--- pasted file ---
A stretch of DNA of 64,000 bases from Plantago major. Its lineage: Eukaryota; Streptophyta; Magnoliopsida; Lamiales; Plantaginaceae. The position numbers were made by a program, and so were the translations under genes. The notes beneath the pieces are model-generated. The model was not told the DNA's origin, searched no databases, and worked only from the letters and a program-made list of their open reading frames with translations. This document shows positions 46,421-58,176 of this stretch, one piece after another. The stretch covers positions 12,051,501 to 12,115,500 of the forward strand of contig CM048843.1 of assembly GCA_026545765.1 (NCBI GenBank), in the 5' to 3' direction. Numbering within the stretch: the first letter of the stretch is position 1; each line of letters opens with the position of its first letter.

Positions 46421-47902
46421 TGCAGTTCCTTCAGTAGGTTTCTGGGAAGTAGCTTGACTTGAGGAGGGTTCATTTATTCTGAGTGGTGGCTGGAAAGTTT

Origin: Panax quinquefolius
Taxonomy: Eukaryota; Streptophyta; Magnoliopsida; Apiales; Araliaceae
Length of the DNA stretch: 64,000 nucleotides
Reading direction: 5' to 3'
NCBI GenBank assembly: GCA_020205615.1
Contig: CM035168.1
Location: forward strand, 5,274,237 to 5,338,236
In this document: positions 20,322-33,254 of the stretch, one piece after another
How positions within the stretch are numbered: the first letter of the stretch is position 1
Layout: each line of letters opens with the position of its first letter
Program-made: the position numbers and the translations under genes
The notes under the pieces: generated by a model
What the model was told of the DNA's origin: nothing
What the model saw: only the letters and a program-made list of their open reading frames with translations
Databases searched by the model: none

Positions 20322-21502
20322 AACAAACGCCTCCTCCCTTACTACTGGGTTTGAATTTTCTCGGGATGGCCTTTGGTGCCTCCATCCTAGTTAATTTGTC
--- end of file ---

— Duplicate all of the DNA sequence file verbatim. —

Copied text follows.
A stretch of DNA of 64,000 bases from Plantago major. Its lineage: Eukaryota; Streptophyta; Magnoliopsida; Lamiales; Plantaginaceae. The position numbers were made by a program, and so were the translations under genes. The notes beneath the pieces are model-generated. The model was not told the DNA's origin, searched no databases, and worked only from the letters and a program-made list of their open reading frames with translations. This document shows positions 46,421-58,176 of this stretch, one piece after another. The stretch covers positions 12,051,501 to 12,115,500 of the forward strand of contig CM048843.1 of assembly GCA_026545765.1 (NCBI GenBank), in the 5' to 3' direction. Numbering within the stretch: the first letter of the stretch is position 1; each line of letters opens with the position of its first letter.

Positions 46421-47902
46421 TGCAGTTCCTTCAGTAGGTTTCTGGGAAGTAGCTTGACTTGAGGAGGGTTCATTTATTCTGAGTGGTGGCTGGAAAGTTT

Origin: Panax quinquefolius
Taxonomy: Eukaryota; Streptophyta; Magnoliopsida; Apiales; Araliaceae
Length of the DNA stretch: 64,000 nucleotides
Reading direction: 5' to 3'
NCBI GenBank assembly: GCA_020205615.1
Contig: CM035168.1
Location: forward strand, 5,274,237 to 5,338,236
In this document: positions 20,322-33,254 of the stretch, one piece after another
How positions within the stretch are numbered: the first letter of the stretch is position 1
Layout: each line of letters opens with the position of its first letter
Program-made: the position numbers and the translations under genes
The notes under the pieces: generated by a model
What the model was told of the DNA's origin: nothing
What the model saw: only the letters and a program-made list of their open reading frames with translations
Databases searched by the model: none

Positions 20322-21502
20322 AACAAACGCCTCCTCCCTTACTACTGGGTTTGAATTTTCTCGGGATGGCCTTTGGTGCCTCCATCCTAGTTAATTTGTC